This past weekend, the New Yorker published a lengthy exposé detailing how Dan Mallory, the former William Morrow executive editor and pseudonymous author, as A.J. Finn, of the bestselling thriller The Woman in the Window, had lied to colleagues and superiors for years as he rose up the ranks in publishing. Now, with Mallory admitting to some of his fabrications as William Morrow, which is also the book's publisher, prepares to release the book (which sold 356,718 hardcover copies and last year and was 2018's #8 bestseller in fiction, according to NPD Bookscan) in paperback this March, the book business is abuzz with one question: What will happen to Dan Mallory?
In a statement, a spokesperson for William Morrow gave PW the same line it gave the New Yorker. "We don’t comment on the personal lives of our employees or authors," the statement read. "Professionally, Dan was a highly valued editor, and the publication of The Woman in the Window—a #1 New York Times bestseller out the gate and the bestselling debut novel of 2018—speaks for itself." A spokesperson for the company later added that Morrow will publish the trade paperback edition of Window on March 5, as scheduled. Plans to publish a forthcoming second, as-yet-untitled book by Mallory, also under the A.J. Finn pseudonym, have also not changed, Morrow confirmed.
This news will satisfy few in the publishing industry. Mallory, by virtue of a two-book, seven-figure deal and a bestselling novel compared to Paula Hawkins's The Girl on the Train, has become a public figure. His actions, both alleged and admitted, over the course of his academic and publishing career are of clear concern to the business, which continues to combat a climate in which diversity is a relative rarity and men are promoted faster, and paid more, than women—even, apparently, when they lie. (Fabrications Mallory was accused of in Ian Parker's piece for the New Yorker include, but are not limited to: claims he held up to two doctorates, while Parker reports he has received none; the deaths of his mother and brother, who remain alive; having cancer, which Mallory has admitted to fabricating.)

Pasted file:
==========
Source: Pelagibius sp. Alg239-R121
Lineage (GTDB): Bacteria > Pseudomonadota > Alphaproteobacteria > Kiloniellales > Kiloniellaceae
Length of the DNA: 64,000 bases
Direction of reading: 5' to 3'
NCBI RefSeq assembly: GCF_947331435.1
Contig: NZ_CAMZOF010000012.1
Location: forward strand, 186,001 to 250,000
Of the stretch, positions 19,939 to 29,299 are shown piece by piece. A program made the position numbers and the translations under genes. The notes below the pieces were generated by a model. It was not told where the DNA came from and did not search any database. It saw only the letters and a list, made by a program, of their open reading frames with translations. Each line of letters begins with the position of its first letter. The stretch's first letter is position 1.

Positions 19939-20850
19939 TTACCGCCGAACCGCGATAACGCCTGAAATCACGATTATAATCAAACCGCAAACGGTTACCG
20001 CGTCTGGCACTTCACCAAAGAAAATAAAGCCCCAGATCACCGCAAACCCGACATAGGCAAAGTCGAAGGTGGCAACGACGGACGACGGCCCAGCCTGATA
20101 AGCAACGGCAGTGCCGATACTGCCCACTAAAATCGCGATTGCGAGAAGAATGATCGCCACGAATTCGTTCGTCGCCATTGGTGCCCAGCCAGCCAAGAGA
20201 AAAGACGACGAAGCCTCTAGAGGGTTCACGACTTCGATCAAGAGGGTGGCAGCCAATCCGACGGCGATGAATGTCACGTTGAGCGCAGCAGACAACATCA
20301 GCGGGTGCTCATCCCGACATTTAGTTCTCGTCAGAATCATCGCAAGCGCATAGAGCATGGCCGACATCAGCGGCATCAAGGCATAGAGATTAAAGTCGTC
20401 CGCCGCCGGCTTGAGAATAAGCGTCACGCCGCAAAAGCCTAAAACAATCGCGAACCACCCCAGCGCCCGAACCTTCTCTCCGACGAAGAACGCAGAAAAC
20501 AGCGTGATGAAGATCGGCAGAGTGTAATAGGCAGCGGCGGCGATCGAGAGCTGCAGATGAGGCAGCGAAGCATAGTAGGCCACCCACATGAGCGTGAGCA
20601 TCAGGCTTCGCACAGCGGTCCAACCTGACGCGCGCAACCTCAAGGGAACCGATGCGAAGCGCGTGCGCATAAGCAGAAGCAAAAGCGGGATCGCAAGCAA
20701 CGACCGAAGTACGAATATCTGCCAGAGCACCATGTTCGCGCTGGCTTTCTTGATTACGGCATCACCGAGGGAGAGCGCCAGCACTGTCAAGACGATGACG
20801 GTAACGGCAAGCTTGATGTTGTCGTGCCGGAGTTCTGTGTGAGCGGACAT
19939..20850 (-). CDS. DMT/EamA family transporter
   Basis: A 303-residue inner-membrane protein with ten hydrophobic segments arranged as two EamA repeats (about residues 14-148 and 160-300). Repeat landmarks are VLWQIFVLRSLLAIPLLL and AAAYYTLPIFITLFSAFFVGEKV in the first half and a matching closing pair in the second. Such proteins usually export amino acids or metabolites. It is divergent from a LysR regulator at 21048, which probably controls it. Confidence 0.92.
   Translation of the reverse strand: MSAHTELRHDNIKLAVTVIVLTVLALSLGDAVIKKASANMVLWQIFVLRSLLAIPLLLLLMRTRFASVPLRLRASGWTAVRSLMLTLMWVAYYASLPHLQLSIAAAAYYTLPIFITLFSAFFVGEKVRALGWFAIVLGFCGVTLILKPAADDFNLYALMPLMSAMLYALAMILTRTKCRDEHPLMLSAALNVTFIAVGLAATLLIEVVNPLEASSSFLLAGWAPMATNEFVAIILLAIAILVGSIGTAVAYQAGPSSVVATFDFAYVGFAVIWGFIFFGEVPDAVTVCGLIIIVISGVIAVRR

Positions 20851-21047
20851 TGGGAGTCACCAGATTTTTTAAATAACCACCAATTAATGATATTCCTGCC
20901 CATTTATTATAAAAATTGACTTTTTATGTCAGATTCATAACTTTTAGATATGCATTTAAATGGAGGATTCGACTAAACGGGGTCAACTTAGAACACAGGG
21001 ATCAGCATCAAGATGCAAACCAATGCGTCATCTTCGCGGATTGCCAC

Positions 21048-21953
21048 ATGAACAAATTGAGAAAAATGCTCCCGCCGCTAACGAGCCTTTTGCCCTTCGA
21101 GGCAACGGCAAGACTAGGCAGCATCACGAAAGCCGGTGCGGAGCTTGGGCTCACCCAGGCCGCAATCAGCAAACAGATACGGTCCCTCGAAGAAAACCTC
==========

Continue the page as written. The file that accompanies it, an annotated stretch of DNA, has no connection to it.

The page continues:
In the days following publication of the New Yorker story, many in the publishing and literary industries have taken to Twitter to say just that:
The Dan Mallory story is wild and hilarious until you remember that young women of color are leaving publishing in droves while mediocre white men continue to find enormous success while making subzero effort and creating hostile work environments for their coworkers.— Laura Sebastian (@sebastian_lk) February 4, 2019
The shocking thing about the Dan Mallory piece is how a bullshitter used connections to get into upper management then leeched off the work of lower paid employees while everyone called them a genius. How could that happen in literally every single business ever?— Lincoln Michel (@TheLincoln) February 5, 2019
Now can we talk about how much of Dan Mallory’s book, written purposely under a feminine-sounding pen name, was ripped from The Girl on the Train and other wildly successful thrillers by women— Kara Thomas (@karatwrites) February 4, 2019
Impossible as an author this week not to compare yourself to #DanMallory (who I've met and liked). For my own novel inspired by Rear Window, The Sudden Departure of the Frasers (2015), I was paid under two per cent what DM got for his. And my mum really had just died of cancer.— Louise Candlish (@louise_candlish) February 6, 2019
So apparently some famous writer was disgraced this week and a venerable literary organization asked me to fill in for him at a dinner to raise money for imperiled writers around the world.— Anand Giridharadas (@AnandWrites) February 6, 2019
You won’t believe what ensued.